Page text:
If you had an ideal diode (conducts current in one direction with no loss and no voltage drop) and a perfect speaker then you would probably pick up some noise.

A real diode, however, requires a certain minimum voltage to work. This can be difficult to reach with small antennas.

The required voltage is lower if the current through it and the speaker can be kept very low. This requires a special earphone that operates on very little current. You can buy magnetic earphones with very high impedance coils. There are also special earphones with a piezoelectric crystal inside that will work properly.

If all you want is to receive the ambient "static" radio noise, then two very long wires (tens of meters,) a germanium diode, and a piezoelectric earphone should work.

To actually receive an amplitude modulated radio broadcast, you would need to use a filter made of an inductor and a capacitor (either or both of which may be tunable) to select the radio frequency you want to receive.

At that point, it is probably better to buy a crystal radio kit. It will include all the parts you need to build an AM radio receiver. If you tune it in between stations, you would hear the expected "static."

The problems with your attempted "receiver" circuit are as follows:

  1. The antenna wires are too short to receive enough power.
  2. The diode requires a higher voltage than you can achieve with your antennas and the speaker.
  3. The speaker requires too much current to operate, which drags down the available voltage. At the same time, the current that could flow would cause the diode to require a higher voltage to be able to conduct.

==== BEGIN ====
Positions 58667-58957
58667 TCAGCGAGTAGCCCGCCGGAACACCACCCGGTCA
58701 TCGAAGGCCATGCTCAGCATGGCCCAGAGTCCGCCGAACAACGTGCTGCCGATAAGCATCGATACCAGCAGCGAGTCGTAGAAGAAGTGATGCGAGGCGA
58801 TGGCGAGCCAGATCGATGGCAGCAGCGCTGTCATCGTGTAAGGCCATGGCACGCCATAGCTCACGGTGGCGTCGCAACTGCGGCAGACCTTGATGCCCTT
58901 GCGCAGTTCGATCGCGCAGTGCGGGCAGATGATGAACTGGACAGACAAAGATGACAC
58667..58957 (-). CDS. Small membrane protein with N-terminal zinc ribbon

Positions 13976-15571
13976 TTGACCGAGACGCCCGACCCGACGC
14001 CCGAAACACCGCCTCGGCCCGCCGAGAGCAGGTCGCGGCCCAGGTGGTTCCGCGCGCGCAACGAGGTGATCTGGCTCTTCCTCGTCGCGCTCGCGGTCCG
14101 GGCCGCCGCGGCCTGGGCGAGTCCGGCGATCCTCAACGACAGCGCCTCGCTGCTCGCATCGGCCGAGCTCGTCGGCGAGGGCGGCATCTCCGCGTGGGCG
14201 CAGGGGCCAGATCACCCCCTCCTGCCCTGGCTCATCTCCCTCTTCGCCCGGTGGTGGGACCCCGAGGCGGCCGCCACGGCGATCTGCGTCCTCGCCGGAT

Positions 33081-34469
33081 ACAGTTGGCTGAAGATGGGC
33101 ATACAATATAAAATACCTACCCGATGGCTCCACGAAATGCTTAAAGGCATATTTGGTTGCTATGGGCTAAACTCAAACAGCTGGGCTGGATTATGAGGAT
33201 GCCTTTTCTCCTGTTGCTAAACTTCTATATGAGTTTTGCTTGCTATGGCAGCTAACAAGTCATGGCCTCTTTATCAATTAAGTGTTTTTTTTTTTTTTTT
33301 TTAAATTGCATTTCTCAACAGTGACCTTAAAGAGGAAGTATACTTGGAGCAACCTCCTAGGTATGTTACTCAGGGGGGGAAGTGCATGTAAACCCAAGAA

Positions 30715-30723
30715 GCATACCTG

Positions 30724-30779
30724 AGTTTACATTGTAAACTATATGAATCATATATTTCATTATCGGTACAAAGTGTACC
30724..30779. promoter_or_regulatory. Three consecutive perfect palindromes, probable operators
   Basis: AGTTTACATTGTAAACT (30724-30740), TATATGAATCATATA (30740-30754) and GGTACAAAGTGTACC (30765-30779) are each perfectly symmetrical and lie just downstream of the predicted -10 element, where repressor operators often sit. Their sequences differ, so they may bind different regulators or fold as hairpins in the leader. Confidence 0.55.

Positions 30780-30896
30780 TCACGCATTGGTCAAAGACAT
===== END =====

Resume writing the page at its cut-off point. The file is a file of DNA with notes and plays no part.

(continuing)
Under the correct conditions, your receiver would work.

I worked with a fellow who grew up in West Berlin during the Cold War. There were several extremely high power amplitude modulated short wave radio stations in West Berlin at that time. Depending on who you ask, they were there to provide news from the rest of the world to those living behind the "iron curtain" or to broadcast capitalist propaganda to dishearten the loyal comrades of the soviet state. Whatever.

At any rate, this person who grew up in West Berlin told of "building" his first AM radio receiver. It was much like yours, but simpler. Just hold one pin of a diode in your hand. Touch the other pin to one terminal of a speaker, and touch the other terminal of the speaker with your other hand.

In many parts of West Berlin, that was all you needed to listen to those powerful broadcasts.

If you take your circuit to someplace close (hundreds of meters or less) to a high power (tens of thousands of watts of transmitted power) broadcast station then you would probably hear something in the speaker.

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This is as simple as it gets. You need a tuned circuit consiting of a variable capacitor and a coil. For long and medium wavelengths the coil is usually wound on a ferrite rod enter image description here

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    \$\begingroup\$ I remember hearing somewhere that the tuned circuit is unnecessary if you have a very strong radio signal from one AM station. You want to add the tuned circuit if you want to be able to pick a station instead of hearing them all mixed together. \$\endgroup\$ – user253751 Jan 13 at 16:26